Adani Power and Tata Power had approached CERC to consider increases in their power tariffs after customers declined to pay higher rates for the electricity generated from their imported coal-based power plants in Mundra.
"In the Tata Power issue, there is a clause for conciliation in the PPA. We have asked them to formulate a proposal and give it to the procurers, in this case the states. Then the states can respond to Tata Power," said Pramod Deo, chairman, CERC. "Their petition is pending and this was a premature move on their part."
As for Adani Power, Deo said according to the firm's lawyer, "the PPA have been signed with Haryana and Gujarat government discoms (distribution companies) and been approved by SERCs (state electricity regulatory commissions). Hence, as a generator supplying to more than one states, it should come to CERC. That's where the matter is. It is the issue of the maintainability of the petition. We will hear the comments of the states after one month."
Adani Power has entered into two power purchase agreements of 1,000 megawatts (MW) each with the Gujarat government at Rs. 2.35 per unit and Rs. 2.89 per unit for its 4,620MW plant in Mundra. It entered into a similar accord with the Haryana government at Rs. 2.94 per unit.
Tata Power's special purpose vehicle Coastal Gujarat Power Ltd (CGPL) has signed power purchase agreements to sell electricity generated from its Mundra plant to Gujarat, Maharashtra, Haryana, Punjab and Rajasthan at Rs. 2.26 per unit.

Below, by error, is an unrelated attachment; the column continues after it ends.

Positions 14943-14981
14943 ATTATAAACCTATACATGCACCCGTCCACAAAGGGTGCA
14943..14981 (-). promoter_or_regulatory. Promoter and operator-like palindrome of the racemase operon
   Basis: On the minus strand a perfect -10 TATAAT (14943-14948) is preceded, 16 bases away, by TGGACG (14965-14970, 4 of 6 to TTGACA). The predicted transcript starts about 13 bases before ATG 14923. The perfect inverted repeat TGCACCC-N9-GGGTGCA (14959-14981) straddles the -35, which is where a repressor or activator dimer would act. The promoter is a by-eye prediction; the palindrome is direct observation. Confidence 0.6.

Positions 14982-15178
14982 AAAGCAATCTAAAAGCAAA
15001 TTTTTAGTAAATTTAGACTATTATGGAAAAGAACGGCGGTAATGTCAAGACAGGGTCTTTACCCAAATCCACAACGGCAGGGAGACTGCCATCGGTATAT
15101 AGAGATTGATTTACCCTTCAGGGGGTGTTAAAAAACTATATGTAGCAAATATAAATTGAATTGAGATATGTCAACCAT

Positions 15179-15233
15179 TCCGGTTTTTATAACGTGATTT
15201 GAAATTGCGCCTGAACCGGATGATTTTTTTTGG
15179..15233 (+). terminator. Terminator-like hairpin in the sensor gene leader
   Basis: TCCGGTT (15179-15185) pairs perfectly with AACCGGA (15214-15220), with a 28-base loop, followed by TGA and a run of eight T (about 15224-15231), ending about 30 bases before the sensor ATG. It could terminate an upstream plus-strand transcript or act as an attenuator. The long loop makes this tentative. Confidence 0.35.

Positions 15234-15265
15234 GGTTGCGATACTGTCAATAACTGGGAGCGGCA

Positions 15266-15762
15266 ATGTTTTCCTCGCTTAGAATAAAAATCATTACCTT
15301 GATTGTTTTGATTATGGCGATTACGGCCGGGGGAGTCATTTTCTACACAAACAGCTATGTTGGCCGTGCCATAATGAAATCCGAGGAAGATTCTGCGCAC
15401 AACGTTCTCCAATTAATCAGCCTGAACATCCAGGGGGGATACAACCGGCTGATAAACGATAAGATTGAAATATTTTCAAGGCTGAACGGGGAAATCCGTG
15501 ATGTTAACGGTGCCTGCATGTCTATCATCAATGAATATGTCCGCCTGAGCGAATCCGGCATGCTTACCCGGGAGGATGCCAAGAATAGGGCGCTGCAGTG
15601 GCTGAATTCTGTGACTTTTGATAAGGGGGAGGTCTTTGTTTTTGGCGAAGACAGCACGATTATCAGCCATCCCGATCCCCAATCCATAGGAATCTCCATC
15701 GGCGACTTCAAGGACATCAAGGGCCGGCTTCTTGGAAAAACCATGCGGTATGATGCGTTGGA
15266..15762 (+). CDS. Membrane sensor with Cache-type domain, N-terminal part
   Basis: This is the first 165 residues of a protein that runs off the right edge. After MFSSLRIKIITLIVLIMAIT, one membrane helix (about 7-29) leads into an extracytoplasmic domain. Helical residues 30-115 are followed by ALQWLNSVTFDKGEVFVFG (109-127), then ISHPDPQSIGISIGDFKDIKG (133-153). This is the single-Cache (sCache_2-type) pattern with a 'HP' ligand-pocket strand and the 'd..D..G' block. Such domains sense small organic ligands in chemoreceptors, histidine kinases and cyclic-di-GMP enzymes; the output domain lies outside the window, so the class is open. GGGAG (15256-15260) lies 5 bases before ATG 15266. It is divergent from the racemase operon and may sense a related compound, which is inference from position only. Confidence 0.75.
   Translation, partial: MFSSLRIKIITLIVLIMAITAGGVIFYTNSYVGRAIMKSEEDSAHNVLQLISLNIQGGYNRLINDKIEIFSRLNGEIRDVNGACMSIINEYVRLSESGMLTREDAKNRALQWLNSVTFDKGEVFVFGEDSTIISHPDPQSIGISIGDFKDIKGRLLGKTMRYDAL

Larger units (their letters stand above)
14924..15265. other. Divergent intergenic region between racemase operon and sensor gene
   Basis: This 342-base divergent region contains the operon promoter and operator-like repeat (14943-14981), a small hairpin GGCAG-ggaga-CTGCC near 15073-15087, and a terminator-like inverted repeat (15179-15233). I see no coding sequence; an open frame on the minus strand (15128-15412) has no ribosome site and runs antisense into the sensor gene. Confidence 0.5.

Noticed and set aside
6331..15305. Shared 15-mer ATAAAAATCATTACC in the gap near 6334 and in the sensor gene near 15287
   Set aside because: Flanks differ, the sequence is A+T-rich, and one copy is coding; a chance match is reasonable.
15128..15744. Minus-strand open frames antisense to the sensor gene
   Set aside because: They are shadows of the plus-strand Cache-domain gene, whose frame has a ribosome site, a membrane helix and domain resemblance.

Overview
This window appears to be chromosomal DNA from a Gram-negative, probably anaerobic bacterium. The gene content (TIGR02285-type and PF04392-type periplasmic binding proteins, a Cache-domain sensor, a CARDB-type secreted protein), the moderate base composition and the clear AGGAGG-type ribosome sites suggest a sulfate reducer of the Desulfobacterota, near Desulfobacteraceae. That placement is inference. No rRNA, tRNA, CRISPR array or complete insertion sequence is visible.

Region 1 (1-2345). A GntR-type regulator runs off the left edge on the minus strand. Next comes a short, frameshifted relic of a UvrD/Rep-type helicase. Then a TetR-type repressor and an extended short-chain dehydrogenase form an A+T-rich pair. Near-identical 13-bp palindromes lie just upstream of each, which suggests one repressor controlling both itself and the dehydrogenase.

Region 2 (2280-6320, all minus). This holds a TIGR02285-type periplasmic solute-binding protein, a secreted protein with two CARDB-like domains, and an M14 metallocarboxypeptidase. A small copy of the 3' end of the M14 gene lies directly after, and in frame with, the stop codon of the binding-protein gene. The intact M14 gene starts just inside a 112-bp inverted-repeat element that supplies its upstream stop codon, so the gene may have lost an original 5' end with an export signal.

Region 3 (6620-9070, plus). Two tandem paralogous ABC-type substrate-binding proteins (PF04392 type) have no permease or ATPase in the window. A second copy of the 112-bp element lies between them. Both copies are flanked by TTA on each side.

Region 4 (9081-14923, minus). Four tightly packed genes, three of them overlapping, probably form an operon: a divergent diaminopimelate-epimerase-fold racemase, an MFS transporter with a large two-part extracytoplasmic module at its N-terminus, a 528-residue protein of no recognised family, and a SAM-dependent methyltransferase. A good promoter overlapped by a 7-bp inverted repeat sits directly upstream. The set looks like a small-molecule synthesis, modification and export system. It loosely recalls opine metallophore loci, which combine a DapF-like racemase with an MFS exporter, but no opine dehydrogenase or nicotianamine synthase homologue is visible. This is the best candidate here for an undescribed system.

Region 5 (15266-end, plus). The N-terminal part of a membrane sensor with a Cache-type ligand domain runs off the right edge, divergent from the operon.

An Adani Group spokesperson declined comment. A Tata Power spokesperson, in an emailed response, said, "The commission has suggested that the concerned parties, that is, procurers and CGPL should meet immediately in order to explore a possibility of a specific solution. The commission has kept the petition pending and has asked the parties to report on the outcome for it to decide on further course of action. CGPL is committed and would pursue on this advise and hopes to find an early resolution."
Tata Power has been lobbying the power ministry for higher rates for the power generated from its Mundra plant, the country's first 4,000MW power project.
The company acquired a 30% stake in two coal mining units and a trading company from Indonesia's PT Bumi Resources Tbk for $1.1 billion in 2007 to source fuel for the plant.
According to Indonesian rules, prices of coal produced in the country have been pegged to the prevailing international prices of the commodity. Overall cost of the Mundra project is estimated at about Rs. 17,000 crore, with 75% funding through debt.